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19 April, 2022

Town welcomes war refugees

FAMILIES fleeing the Ukrainian war zone have found a safe haven with their relatives living around Mareeba, and more are on their way.

By Robyn Holmes

Centacare FNQ is supporting the refugees with information and English language classes to ensure they can assimilate into the community. 

Member for Leichhardt Warren Entsch said around 15 people had travelled to the region to date but he expected a lot more to follow as the war between Russia and Ukraine shows no signs of a peaceful resolution. 

He said the refugees who had arrived had been sponsored by families who already live and work in the area, but locals were also putting their hand up to help. 

“I had a farmer contact my office who has a small cottage on his property which he offered which would be suitable for a small family and he has also offered them work,” Mr Entsch said. 

“It’s fantastic that there is family support for these people and it does take the pressure off government services when that type of support is there.” 

Centacare executive director Anita Veivers said the agency was expecting more people to arrive in coming weeks. 

“The small number of people who have arrived in Mareeba are staying with and being supported by family members who already live locally,” she said. 

“Centacare FNQ provides a welcoming space for everyone and is pleased to be able to work with all multicultural communities, established and newly arrived. 

“We are fortunate to have an excellent team which includes Ukrainian speaking staff.” 

Centacare FNQ can provide support to Ukrainian nationals in need of assistance in Cairns through the Humanitarian Settlement Program (HSP). This includes support for Ukrainian nationals in the Cairns region who hold nonhumanitarian temporary visas, such as visitor visas. 

Mareeba has always been a town that welcomes other cultures, with a reported 64 different nationalities living in the shire. Many Europeans chose Mareeba as their new home after World War II including Italians, Germans, Albanians, Croatians, Poles and Ukrainians.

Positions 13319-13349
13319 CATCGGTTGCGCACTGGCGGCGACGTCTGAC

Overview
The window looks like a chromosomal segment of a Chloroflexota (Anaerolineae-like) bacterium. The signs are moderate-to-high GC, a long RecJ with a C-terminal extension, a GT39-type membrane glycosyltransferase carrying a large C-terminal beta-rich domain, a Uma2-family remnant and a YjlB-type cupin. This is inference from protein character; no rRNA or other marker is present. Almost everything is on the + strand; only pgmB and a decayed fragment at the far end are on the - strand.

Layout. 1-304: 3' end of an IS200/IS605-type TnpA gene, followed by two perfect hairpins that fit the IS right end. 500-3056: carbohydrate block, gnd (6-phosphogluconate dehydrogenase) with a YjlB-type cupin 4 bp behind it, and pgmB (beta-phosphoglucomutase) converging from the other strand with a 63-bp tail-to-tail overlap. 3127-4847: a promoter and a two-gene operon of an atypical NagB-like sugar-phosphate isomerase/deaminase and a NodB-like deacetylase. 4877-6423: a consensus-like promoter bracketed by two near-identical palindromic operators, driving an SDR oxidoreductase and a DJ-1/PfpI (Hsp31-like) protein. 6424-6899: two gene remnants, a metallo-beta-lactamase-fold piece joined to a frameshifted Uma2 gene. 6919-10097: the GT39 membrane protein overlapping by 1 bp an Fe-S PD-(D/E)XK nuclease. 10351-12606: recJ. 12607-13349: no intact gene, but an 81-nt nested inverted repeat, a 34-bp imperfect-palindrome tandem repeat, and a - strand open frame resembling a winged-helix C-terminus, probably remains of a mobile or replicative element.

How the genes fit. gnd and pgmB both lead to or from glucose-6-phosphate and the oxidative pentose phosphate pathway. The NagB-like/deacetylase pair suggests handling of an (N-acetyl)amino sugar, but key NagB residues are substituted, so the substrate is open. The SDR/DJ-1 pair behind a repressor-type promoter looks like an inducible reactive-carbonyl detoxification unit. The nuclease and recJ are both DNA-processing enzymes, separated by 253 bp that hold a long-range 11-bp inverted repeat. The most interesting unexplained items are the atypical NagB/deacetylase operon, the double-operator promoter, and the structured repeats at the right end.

Mr Entsch said the Bosnian conflict from 1992-1995 had also triggered an influx of refugees to the region, mostly to relatives and friends already living in the Mareeba and Tablelands areas. 

“But the majority of those refugees did in fact return home after the war,” Mr Entsch said. 

Mareeba Mayor Angela Toppin said she was “immensely proud of what we have achieved as a Shire, throughout our history” 

“With strong cultural foundations through our Aboriginal and Torres Strait Islander peoples, to welcoming new residents from all corners of the earth, diversity and multiculturalism is a hallmark of our community. 

“As a child of migrants, I have a personal connection to the opportunities that are available to people who choose to settle here and have witnessed many families flourish in the shire. 

“The experience of people whose lives have been impacted by war will be different, however, I know that this community will welcome them.” 

Ms Vievers said individuals in the Far North Queensland region who may be in need of HSP support could contact Multicultural Australia on 07 3337 5400.

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